The Greek burger in crisis

Work like a slave, eat like a king


This time I find myself dining out with a plastic tray, cup and no cutlery. What is it about burgers that makes them so ‘hot’ right now? As Alex and Dorina, the owners of Hamburgeria, claim on their website, “finding a proper burger that is not a sticky, full of sauce fast-food product is difficult”. My definition of a proper burger would be: a masterpiece, one that is difficult to perfect at home. A satisfying, messy manifestation of all things umami: fine beef, sticky cheese, tomatoes (both fresh and in ketchup) all ready to be loaded with fresh lettuce and crunchy salad. Hamburgeria’s unique burgers did not satisfy my Sunday’s desires.

As soon as I enter this newly refurbished small restaurant/takeout, I already know what I want to order: in my opinion the most unpredictable burger I’ve ever come across … The Greek. I’m hoping it won’t be in the same state of crisis as its namesake. Within minutes my hopes are dashed, starting with the aluminum foil and insignificant portion of oily fries. The first bite reveals that the lamb has been grilled perfectly, giving it a crunchy, sweet layer of crust. Presumably, though, the meat was then casually set aside for a while, since the burger is served lukewarm. The tzatziki sauce and feta cheese add an interesting and welcome bit of unfamiliar, but for me far beyond my comfort zone. Moreover, the bun is cold, a tad chewy and overall not really brioche-like. The baby leaf lettuce and eggplant at least add a bit of freshness, but aren’t able to compensate for the mismatch between them as ingredients. By combining the, for me, uncombinable the Hamburgeria’s owners, as they say themselves, have certainly put their “own spin” on their recipes.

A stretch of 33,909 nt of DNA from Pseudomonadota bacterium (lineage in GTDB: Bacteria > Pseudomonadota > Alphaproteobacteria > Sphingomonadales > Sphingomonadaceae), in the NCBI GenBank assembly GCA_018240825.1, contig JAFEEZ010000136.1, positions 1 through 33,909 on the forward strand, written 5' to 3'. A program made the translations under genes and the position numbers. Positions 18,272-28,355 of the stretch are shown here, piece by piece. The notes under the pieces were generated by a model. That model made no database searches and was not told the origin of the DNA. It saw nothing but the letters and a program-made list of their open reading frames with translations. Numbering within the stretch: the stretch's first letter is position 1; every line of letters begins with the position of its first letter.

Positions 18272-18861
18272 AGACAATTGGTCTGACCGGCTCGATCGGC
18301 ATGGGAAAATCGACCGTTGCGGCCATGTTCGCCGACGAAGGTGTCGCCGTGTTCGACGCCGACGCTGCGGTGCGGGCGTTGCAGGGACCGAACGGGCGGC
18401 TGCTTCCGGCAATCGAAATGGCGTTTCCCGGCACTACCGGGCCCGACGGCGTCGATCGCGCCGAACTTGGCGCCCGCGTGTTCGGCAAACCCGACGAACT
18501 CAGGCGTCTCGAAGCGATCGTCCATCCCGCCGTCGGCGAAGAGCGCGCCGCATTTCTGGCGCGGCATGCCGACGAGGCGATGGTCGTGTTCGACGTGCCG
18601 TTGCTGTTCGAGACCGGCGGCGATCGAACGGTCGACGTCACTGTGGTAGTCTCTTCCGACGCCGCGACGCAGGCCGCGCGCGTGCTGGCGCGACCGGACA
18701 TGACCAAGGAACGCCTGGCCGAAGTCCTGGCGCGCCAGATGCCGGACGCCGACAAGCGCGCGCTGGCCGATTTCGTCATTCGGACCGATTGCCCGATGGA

I figured my burger would come with a solid portion of ketchup, but caveat emptor*. A friendly waitress will offer you a small sachet of ketchup or mayonnaise, but it’s just not done to charge an additional 35 cents without informing the customer beforehand. The Hamburgeria’s idea of unique burgers served with fresh Limburg meat is great – but it’s not really my cup of tea.

Kate Surala

*Buyer beware

-> Hamburgeria, Wycker Brugstraat 57,

My menu


The Greek burger







Every week Kate Surala, master's student of European Public Affairs and student tutor at the Faculty of Law, reviews a restaurant, coffee bar, catering shop or 'to go' in Maastricht.

The Greek burger in crisis
Author: Redactie
Kate Surala
Categories: news_top
Tags: food

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